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Pick Your Poison: When Marketing gets Political

This post was inevitable really. Whilst this has always been a topic open for discussion in advertising, the past year has been so turbulent as to force the hand of a number of brands into taking sides – whether they wanted to or not.

Potentially the riskiest of strategies to pursue, putting your brand on the political spectrum runs the risk of being on the receiving end of a boycott from big chunks of the population – the risks rarely seem worth it. But we live in troubled times, with people putting pressure on everyone from companies to politicians by stating that ‘silence is complicity.' So, let’s take a look at some examples to try and get some ‘dos and don’ts’ to help navigate this absolute minefield of an issue. 

The first task is to pinpoint exactly what issues brands are being expected to take sides on. Looking to recent examples, they are almost entirely social/cultural – no one’s going to be particularly gassed by a brand’s stance on rail re-nationalisation or devolution of powers to local government. Marketing deals in identity – brands try to resonate with consumers on a personal level, often making implicit or explicit attempts to a potential client’s values, culture, morals etc. 

This means that the main political issues which affect brands are incidentally those which draw the most heated debates; usually revolving around morality, ethics and social policies. Nowadays, this typically points you towards environmentalism, humanitarian aspirations, and social consciousness. 

Large brands have always made efforts to polish their public image through charity. Bill Gates – the human face of computing giant Microsoft – is a high profile philanthropist. Walmart, Goldman Sachs, and Exxon Mobil are companies which top the Fortune 500 with their levels of charitable spending. But it’s not enough. None of those three would be likely to appear on the general public’s ‘most ethical companies list’, each being tarnished by a scandal every couple of years which overshadows any attempts to establish a reputation as a socially conscious organisation.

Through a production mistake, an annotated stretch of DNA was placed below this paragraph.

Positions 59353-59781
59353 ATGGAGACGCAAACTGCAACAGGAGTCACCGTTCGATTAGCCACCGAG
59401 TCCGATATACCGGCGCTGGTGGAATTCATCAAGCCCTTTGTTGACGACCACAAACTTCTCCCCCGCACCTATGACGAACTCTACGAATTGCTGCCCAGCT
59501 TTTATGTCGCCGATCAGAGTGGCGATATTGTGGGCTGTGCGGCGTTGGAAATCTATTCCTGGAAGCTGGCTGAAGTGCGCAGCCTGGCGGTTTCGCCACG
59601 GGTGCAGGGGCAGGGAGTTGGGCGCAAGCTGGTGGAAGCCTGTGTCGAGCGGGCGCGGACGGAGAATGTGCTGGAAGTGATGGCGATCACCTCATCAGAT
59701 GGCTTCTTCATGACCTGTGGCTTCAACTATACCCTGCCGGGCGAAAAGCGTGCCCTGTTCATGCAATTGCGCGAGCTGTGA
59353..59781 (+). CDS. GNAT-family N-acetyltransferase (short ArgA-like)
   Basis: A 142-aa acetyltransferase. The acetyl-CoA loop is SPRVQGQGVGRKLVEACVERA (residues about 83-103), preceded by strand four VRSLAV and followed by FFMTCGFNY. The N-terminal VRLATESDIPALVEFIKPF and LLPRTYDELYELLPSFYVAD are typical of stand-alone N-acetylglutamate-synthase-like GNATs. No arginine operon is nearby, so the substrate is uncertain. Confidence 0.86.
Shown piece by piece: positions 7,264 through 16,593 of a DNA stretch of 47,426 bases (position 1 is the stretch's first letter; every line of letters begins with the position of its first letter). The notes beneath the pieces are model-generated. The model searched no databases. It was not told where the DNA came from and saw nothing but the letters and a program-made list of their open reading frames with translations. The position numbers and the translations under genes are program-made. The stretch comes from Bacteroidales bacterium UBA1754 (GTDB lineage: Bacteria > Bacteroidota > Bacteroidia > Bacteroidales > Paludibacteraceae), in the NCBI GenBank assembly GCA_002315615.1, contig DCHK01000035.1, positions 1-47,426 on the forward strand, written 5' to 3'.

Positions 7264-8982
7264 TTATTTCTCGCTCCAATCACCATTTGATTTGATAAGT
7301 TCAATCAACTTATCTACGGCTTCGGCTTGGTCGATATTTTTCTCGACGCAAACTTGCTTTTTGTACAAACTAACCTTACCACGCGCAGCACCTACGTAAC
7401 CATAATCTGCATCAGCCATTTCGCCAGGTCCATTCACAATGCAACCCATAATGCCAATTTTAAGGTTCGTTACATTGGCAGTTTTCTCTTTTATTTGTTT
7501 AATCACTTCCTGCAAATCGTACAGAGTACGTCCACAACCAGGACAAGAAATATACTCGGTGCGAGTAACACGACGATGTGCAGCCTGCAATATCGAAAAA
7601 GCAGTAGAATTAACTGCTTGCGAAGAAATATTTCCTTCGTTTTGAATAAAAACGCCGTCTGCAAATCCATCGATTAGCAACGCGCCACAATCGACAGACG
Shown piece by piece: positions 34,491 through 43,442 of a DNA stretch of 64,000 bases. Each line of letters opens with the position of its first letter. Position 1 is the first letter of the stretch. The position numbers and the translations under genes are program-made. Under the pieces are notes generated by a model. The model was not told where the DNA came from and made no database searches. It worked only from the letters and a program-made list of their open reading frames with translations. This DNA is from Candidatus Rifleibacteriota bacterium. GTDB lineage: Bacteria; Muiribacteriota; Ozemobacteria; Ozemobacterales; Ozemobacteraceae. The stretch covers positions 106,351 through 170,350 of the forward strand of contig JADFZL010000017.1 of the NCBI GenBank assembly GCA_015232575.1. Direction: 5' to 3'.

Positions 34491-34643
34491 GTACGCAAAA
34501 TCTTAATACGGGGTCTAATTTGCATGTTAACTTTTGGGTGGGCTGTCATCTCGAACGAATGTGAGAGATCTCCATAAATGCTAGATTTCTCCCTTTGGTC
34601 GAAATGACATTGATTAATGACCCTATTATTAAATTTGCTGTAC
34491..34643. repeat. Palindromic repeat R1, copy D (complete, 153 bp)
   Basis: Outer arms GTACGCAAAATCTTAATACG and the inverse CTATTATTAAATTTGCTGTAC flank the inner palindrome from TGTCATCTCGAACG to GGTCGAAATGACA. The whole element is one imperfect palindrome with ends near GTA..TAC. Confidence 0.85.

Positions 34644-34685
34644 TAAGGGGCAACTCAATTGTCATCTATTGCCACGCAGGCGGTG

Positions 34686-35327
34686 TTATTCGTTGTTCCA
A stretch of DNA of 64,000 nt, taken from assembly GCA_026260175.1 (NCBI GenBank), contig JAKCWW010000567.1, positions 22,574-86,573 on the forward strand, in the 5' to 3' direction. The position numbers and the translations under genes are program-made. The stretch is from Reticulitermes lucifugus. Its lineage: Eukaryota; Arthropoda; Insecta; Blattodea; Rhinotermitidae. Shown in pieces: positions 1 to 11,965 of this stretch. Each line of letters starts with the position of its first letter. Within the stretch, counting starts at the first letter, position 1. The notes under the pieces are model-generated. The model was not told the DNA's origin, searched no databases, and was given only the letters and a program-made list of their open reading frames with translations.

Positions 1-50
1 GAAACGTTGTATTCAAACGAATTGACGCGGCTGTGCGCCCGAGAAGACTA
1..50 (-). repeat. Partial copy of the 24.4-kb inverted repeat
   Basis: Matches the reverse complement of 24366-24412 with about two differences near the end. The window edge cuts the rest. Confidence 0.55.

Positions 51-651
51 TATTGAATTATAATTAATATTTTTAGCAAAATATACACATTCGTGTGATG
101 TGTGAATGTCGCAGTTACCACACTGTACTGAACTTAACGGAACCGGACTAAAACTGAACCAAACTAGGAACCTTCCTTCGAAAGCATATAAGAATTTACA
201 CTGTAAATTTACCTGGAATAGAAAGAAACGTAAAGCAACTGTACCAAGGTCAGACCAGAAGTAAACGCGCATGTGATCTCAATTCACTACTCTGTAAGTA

So why are multi-million dollar corporate donations not enough to secure a reputation as an ethical company? Well, one reason is that it's poorly marketed – if at all. It’s a dilemma that many companies no doubt find themselves in – if you push your own charitable efforts too hard in marketing material, people’s natural cynicism will dismiss it (not without justification) as a marketing ploy. 

Enter 2017. Politics in the age of social media has changed in a big way. With online profiles being the most important way in which we cultivate an image to put out into the world, politics needs to be ‘shareable’; people tend to be far more engaged on issues which can produce the most emotive, gut-felt responses in their online circles. It is then used as a way to signal compassion, empathy, and other traits; as well as firmly placing them on one side or the other in the Culture War dominating current political debate. 

On Monday, Starbucks' CEO announced that the company will employ 10,000 Syrian Refugees in response to The Donald’s blanket ban on those fleeing the Syrian conflict entering the United States.  Starbucks’ announcement was short on details; in fact the greatest concern seems to have been the statement itself, which put Starbucks in clear defiance of the new President – and his supporters. Starbucks weren’t the only company to denounce Trump’s Executive Order on immigration (Microsoft, Goldman Sachs, Amazon and others also denounced the policy), but they were the only ones to get a nationally-trending hashtag out of it. 

 

 

This is a somewhat unsurprising move from Starbucks, considering the huge marketing coup that was 2016’s ‘holiday cups’. This saw the coffee giant place itself on the liberal side of the American ‘War on Christmas’. Chances are if you’re reading this from anywhere outside the States, you’re wondering what this ‘War’ actually entails. Long story short, it’s the ongoing fight between whether you say ‘Merry Christmas’ or ‘Happy Holidays’ to strangers. Just by calling them ‘Holiday Cups’ instead of, say, ‘Christmas Cups’, Starbucks earned the ire of the more vocal segments of Christian-conservative America. So now it’s another year, another Starbucks boycott, another trending hashtag.